## Assignment #4 - Functions

Due: Mon, June 28

### Objective

This assignment will consist of writing several different small programs that involve practice writing and calling functions.

Write the following programs, each in a separate file. Filenames should be:
• digits.cpp
• seconds.cpp
• primes.cpp
(Note that the filenames are all lowercase)

### Exercise 1

Filename: digits.cpp
1. Write a function called SumDigits that takes in an integer parameter and computes and returns the sum of its digits. If the incoming integer is negative, then disregard the negative (and still compute the sum of the digits, as a positive result).
• This function should not depend on any LIMIT to the number of digits. Assume no limit to how many digits a number can have (remember the range of an int depends on the computer architecture -- it differs for different machines -- the function should work for any number of digits).

2. To test this function, write a main() routine that enters a loop, in which the user is prompted and allowed to enter any integer (0 to exit the loop), and the integer is sent to the function and the result printed. The user should keep being asked for inputs until they type a 0 to exit.

#### Sample Run

(user input underlined)
```  Please enter an integer (0 to quit): 124566

The sum of the digits of 124566 is 24

Please enter an integer (0 to quit): 23453245

The sum of the digits of 23453245 is 28

Please enter an integer (0 to quit): 45454545

The sum of the digits of 45454545 is 36

Please enter an integer (0 to quit): -9189845

The sum of the digits of -9189845 is 44

Please enter an integer (0 to quit): 0

Goodbye

```

### Exercise 2

Filename: seconds.cpp
1. Write a function called Seconds that takes in three integer parameters (representing hours, minutes, and seconds) and returns the number of seconds since the last time the clock "struck 12" (i.e. was at 12:00:00 -- AM or PM doesn't matter since you're not tracking this).

2. To test this function, write a main() routine (in the same file) that prompts the user to enter hours, minutes, and seconds for two different clock times; then uses the Seconds function to calculate the shortest amount of time in seconds between the two times (both of which are within one 12-hour cycle of the clock); the print out the number of seconds since "striking 12" for both clocks, as well as the number of seconds between the two clock times

#### Sample Run 1:

(user input underlined)
```  Input first clock time...
Hours: 6
Minutes: 45
Seconds: 30

Input second clock time...
Hours: 4
Minutes: 50
Seconds: 12

It's been 24330 seconds since the first clock struck 12:00
It's been 17412 seconds since the second clock struck 12:00
The two times are 6918 seconds apart.
```

#### Sample Run 2:

(user input underlined)
```  Input first clock time...
Hours: 12
Minutes: 43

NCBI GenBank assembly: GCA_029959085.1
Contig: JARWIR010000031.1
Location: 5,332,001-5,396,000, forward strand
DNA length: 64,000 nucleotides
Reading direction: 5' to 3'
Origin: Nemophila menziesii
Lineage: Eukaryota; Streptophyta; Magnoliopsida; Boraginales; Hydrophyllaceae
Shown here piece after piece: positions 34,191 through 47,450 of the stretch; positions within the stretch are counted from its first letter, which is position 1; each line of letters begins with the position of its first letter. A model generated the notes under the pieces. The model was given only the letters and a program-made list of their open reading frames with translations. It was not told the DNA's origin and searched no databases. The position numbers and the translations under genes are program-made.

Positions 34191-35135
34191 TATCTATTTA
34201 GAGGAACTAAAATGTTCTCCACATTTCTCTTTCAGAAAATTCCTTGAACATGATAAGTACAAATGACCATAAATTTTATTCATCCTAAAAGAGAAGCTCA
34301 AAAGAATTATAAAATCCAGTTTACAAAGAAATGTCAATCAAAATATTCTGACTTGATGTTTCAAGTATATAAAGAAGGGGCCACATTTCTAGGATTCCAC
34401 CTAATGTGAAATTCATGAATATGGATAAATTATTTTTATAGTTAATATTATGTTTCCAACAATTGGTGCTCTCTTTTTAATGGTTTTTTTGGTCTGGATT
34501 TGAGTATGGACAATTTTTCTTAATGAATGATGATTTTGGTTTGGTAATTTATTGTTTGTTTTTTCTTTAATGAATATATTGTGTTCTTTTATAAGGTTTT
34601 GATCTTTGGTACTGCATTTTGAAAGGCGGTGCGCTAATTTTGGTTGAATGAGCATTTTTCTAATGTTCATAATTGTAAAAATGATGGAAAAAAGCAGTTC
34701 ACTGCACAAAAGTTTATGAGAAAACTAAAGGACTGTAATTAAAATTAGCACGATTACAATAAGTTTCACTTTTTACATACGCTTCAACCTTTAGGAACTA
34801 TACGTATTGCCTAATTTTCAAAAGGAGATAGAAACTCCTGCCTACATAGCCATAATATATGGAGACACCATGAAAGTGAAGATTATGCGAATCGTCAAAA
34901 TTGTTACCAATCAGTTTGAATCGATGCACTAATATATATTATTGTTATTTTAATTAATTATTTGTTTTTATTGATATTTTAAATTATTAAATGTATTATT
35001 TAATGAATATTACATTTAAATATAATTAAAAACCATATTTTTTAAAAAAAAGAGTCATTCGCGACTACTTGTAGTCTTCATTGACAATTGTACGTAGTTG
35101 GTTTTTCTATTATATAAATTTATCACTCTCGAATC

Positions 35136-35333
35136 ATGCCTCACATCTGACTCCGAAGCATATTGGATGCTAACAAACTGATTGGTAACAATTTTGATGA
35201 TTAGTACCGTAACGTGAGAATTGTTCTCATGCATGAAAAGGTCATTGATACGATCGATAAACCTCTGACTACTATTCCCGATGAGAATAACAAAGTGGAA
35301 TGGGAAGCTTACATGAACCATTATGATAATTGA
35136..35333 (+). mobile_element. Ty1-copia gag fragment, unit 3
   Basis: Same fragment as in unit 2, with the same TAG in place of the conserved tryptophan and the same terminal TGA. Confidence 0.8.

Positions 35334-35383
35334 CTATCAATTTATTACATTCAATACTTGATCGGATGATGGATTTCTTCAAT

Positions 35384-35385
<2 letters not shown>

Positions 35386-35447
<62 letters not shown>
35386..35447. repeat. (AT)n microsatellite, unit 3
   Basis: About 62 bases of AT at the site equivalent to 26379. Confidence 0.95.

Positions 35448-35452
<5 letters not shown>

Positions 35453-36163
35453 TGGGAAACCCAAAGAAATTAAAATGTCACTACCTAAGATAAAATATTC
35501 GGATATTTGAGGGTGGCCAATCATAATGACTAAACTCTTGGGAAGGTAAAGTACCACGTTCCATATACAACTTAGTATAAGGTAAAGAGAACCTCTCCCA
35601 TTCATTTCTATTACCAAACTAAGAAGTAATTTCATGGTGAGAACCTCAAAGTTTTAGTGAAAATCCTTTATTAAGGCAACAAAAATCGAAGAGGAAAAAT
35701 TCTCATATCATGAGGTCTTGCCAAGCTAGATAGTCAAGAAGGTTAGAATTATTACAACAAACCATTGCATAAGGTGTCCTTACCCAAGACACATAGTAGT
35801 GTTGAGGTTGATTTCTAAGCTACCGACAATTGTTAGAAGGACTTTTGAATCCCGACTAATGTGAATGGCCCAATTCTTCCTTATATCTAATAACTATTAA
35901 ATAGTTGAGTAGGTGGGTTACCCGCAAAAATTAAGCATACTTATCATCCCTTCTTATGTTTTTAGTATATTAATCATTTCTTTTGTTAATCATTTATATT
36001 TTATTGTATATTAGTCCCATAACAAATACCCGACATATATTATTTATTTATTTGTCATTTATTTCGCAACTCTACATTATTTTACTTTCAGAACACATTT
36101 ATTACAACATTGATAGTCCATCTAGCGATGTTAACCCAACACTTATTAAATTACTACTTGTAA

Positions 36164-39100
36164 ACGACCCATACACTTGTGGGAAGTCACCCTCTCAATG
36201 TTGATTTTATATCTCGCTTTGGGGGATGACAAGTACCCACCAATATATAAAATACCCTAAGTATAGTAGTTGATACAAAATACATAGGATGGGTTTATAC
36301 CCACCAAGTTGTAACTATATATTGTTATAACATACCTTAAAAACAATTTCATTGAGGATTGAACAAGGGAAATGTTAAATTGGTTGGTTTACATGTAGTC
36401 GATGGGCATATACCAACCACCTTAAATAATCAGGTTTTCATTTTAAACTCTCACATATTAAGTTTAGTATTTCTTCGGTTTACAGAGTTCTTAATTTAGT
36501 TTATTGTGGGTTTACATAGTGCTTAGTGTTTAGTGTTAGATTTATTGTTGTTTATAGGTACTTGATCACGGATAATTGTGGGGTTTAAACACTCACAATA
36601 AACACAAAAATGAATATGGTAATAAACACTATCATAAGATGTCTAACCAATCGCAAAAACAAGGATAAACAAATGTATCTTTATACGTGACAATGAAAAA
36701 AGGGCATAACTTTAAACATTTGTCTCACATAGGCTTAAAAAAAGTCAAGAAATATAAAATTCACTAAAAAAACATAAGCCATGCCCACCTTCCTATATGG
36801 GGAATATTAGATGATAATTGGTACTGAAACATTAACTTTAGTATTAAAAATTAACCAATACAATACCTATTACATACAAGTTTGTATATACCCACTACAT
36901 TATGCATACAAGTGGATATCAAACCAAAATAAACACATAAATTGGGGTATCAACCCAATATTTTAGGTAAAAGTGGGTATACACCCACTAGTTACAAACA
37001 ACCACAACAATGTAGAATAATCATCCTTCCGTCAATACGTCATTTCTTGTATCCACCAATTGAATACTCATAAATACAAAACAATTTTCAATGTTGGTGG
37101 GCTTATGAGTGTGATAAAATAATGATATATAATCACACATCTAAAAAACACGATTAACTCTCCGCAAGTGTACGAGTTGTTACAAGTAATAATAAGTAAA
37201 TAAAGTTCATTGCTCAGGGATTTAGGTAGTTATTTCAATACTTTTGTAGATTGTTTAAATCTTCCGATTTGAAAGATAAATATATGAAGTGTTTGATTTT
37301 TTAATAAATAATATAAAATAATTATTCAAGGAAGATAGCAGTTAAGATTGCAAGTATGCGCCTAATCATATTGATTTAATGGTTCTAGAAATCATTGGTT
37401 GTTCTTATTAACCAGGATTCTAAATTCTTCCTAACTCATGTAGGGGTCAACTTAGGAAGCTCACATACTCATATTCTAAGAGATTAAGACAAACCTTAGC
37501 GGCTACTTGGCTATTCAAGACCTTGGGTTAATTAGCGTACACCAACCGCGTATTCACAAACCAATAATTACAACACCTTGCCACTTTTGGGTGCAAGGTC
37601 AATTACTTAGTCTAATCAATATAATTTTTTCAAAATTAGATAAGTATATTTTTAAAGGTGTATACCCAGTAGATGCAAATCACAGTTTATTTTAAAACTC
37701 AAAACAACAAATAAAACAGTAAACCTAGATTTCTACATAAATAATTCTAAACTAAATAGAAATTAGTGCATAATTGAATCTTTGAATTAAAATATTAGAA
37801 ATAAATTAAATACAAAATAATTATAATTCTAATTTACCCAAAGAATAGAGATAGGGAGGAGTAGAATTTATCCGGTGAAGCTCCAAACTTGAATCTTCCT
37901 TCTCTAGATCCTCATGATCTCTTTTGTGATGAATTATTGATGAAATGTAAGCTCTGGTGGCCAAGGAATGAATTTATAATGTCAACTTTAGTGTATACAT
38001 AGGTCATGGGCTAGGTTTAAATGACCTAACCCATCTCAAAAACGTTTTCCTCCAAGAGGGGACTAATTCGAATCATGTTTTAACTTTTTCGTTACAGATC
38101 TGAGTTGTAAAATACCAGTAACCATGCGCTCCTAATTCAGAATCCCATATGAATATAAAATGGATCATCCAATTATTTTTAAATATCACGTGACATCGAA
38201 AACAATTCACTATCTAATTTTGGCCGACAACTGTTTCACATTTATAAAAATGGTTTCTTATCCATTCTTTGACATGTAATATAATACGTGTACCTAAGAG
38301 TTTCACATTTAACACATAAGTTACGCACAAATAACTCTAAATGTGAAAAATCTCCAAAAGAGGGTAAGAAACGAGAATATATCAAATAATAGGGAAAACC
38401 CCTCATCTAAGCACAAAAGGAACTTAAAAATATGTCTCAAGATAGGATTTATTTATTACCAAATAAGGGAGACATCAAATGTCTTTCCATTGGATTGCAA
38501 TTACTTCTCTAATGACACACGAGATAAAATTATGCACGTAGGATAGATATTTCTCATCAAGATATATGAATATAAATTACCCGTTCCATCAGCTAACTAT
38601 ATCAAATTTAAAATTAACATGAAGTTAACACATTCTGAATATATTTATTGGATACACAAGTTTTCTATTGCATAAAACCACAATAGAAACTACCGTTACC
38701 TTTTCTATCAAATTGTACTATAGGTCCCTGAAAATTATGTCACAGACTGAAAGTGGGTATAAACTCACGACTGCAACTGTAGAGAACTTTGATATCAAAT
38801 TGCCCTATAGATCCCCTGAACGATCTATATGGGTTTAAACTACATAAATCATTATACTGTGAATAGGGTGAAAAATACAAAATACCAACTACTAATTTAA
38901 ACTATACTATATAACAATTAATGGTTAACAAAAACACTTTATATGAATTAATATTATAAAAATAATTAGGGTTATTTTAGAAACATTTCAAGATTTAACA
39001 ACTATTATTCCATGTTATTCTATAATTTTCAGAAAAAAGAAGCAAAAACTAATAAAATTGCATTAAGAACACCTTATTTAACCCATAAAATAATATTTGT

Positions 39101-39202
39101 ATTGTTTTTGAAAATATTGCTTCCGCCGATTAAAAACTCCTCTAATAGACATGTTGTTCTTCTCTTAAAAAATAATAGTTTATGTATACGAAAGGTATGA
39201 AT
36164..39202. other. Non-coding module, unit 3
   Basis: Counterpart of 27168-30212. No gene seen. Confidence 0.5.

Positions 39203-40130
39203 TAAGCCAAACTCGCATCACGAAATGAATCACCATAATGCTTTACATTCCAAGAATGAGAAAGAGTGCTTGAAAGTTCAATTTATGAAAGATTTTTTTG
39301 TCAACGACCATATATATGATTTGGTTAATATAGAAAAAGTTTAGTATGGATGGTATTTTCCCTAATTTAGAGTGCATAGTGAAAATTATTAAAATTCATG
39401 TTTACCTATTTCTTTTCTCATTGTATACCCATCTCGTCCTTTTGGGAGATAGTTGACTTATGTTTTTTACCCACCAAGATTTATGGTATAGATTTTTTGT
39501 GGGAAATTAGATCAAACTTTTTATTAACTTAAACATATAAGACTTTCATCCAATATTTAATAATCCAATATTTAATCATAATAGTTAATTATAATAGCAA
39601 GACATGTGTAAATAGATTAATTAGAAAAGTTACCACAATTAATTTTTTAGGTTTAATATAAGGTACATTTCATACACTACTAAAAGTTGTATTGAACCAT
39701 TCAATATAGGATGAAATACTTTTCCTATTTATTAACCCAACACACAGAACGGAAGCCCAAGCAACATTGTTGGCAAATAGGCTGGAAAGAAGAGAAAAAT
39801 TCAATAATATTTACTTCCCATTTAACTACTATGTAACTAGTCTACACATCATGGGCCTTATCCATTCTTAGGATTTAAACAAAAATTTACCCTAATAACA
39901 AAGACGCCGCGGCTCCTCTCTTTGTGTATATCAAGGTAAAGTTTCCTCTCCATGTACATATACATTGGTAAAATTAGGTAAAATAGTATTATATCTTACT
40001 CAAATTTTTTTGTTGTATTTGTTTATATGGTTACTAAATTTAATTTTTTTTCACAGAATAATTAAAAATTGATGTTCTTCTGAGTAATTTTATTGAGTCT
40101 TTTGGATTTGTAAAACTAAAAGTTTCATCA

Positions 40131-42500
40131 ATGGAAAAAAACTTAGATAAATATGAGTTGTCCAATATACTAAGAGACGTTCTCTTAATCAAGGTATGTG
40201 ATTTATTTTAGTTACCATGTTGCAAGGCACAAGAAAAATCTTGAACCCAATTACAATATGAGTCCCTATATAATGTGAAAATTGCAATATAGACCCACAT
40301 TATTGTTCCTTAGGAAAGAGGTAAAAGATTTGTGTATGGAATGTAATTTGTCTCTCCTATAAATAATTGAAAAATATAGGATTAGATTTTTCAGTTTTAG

Seconds: 16

Input second clock time...
Hours: 7
Minutes: 11
Seconds: 59

It's been 2596 seconds since the first clock struck 12:00
It's been 25919 seconds since the second clock struck 12:00
The two times are 23323 seconds apart.
```

### Exercise 3

Filename: primes.cpp
1. Recall that an integer is a prime number if it is divisible only by 1 and itself. Write a function called IsPrime that takes in one integer parameter X and determines whether or not X is prime. The function should return a bool value:
• return true if X is a prime number
• return false if X is not a prime number.
(Hint: The % operator is good for checking for divisibility of one integer by another)

2. To test this function, write a main() routine that asks the user to input a positive integer N. Using your IsPrime() function, find and print all the prime numbers less than or equal to N, where the output has 8 numbers per line (you can use tab characters to separate numbers on a line).

#### Sample Run

(user input underlined)
``` Please input a positive number: 500
The prime numbers less than or equal to 500 are:
2       3       5       7       11      13      17      19
23      29      31      37      41      43      47      53
59      61      67      71      73      79      83      89
97      101     103     107     109     113     127     131
137     139     149     151     157     163     167     173
179     181     191     193     197     199     211     223
227     229     233     239     241     251     257     263
269     271     277     281     283     293     307     311
313     317     331     337     347     349     353     359
367     373     379     383     389     397     401     409
419     421     431     433     439     443     449     457
461     463     467     479     487     491     499
```

### Requirements for all programs

• No global variables, other than constants
• The required tasks must be performed with the functions specified (not just with a single main() routine)
• Note that each exercise requires the writing of a function, and a main routine to test that function.
• Each function should do exactly the task specified in item 1 of each exercise
• Item 2 of each exercise specifies what to do in main() -- this will always involve CALLING the function, sometimes more than once
• Note that there is NO keyboard-input/screen-output specified in the functions themselves (i.e. "return" does not mean "print")
• All input and output must be done with streams
• You may use the iostream and iomanip libraries (the ones that have been discussed in class)
• When you write source code, it should be readable and well-documented.
• Your program should only use standard ANSI header files (make sure to follow the directions exactly on the handout for creating Visual C++ projects, so that Windows-specific headers like stdafx.h and conio.h are not placed into your file)

### Submitting:

Program submissions should be done through the submission web page, linked from the main course web site. Submit the files:
``` digits.cpp
seconds.cpp
primes.cpp
```